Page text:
FBI investigates St Louis Cardinals over Houston Astros hacking

Suspicions were raised after internal Astros information began appearing online last year

houston astros luhnow

Houston Astros owner Jim Crane, right, and General Manager Jeff Luhnow talk during batting practice in March 2013. The St. Louis Cardinals are accused of hacking into an Astros database to undermine Luhnow, who left the Cardinals for the Astros in 2011.

Credit: Richard Carson/Reuters

Federal law enforcement officers are investigating whether the St. Louis Cardinals baseball team sought to gain advantage over the rival Houston Astros by hacking into the team's computer network and accessing a key database.

If the hacking is confirmed, it would be the first known example of a major U.S. professional sports team hacking into the systems of a rival.

The investigation centers on the baseball operations database which is said to contain statistics, video and other vital information about players.

The federal investigation was confirmed by both Major League Baseball and the St. Louis Cardinals in brief statements.

The Cardinals said it was aware of the investigation and has "fully cooperated and will continue to do so," but declined additional comment because the investigation is not yet complete.

The MLB, which runs the league and has the power to sanction teams, said it has also been cooperating.

"Once the investigation process has been completed by federal law enforcement officials, we will evaluate the next steps and make decisions promptly," it said.

The Houston Astros has yet to comment.

The New York Times reported that the hacking appears to have been conducted by office staff who wanted to undermine Jeff Luhnow, who left the Cardinals in 2011 to become the general manager of the Astros.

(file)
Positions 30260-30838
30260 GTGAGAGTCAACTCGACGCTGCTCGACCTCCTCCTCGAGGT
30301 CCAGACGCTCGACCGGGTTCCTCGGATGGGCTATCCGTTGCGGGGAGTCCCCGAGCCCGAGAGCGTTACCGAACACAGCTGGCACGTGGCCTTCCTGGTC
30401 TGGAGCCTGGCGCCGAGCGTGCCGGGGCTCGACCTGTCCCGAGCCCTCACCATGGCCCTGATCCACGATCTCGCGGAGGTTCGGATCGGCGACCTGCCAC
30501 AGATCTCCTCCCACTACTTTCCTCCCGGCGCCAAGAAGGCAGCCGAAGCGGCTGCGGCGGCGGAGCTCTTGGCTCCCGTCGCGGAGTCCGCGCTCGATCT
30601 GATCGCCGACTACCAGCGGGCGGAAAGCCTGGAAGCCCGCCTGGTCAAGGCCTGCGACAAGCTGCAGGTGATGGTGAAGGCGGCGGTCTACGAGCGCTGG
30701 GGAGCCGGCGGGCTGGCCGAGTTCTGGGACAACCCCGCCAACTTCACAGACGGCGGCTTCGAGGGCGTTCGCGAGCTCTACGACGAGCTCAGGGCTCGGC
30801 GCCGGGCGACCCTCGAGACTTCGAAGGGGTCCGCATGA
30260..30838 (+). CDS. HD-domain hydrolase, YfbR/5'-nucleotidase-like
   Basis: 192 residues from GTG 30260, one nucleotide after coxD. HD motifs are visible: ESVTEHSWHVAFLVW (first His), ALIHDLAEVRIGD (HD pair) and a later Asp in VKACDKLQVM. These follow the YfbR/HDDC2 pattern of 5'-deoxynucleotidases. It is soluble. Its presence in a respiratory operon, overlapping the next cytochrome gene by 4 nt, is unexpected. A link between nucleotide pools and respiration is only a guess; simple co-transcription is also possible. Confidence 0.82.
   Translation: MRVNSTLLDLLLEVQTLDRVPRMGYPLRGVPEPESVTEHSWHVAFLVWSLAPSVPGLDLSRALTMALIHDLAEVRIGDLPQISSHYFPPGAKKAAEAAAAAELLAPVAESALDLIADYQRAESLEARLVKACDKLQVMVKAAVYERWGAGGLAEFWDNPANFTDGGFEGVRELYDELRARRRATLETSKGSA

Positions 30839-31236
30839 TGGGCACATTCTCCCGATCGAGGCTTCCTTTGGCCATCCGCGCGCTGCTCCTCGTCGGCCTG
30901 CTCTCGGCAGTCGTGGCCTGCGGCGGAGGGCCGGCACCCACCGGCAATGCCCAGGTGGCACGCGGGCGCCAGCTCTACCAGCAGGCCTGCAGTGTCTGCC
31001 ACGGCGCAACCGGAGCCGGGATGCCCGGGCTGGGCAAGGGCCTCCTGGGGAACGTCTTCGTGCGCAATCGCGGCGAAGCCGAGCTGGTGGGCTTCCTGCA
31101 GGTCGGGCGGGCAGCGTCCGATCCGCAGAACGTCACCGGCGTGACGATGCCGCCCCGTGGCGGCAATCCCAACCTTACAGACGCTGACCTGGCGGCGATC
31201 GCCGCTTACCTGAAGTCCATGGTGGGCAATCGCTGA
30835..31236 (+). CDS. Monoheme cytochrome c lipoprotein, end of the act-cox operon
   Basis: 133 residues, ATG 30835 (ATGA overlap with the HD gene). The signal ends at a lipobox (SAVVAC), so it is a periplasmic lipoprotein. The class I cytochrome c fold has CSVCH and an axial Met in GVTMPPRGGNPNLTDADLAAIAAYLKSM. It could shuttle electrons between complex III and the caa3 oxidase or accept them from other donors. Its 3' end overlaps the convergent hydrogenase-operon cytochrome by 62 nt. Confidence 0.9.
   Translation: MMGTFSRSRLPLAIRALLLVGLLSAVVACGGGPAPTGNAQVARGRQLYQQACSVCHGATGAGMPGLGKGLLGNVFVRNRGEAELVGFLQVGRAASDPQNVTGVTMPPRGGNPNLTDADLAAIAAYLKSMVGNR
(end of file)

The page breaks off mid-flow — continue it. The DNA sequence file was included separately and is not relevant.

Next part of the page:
Baseball is a sport built on statistics of hundreds of data points about teams, players and staff, and the Cardinals staff were apparently worried that Luhnow had taken some of its proprietary knowledge with him to Houston, where he built a baseball operations database similar to the one in St. Louis, said the newspaper.

So they compiled a list of passwords used at the Cardinals by Luhnow and other staffers who had joined the Astros and tried them until one allowed access to the database, the Times reported quoting law enforcement officials.

The investigation was understood to have begun after the Astros became aware that its database had been compromised. That happened when information from the database began appearing on an anonymous text-pasting website last year.

Martyn Williams covers mobile telecoms, Silicon Valley and general technology breaking news for The IDG News Service. Follow Martyn on Twitter at @martyn_williams. Martyn's e-mail address is martyn_williams@idg.com

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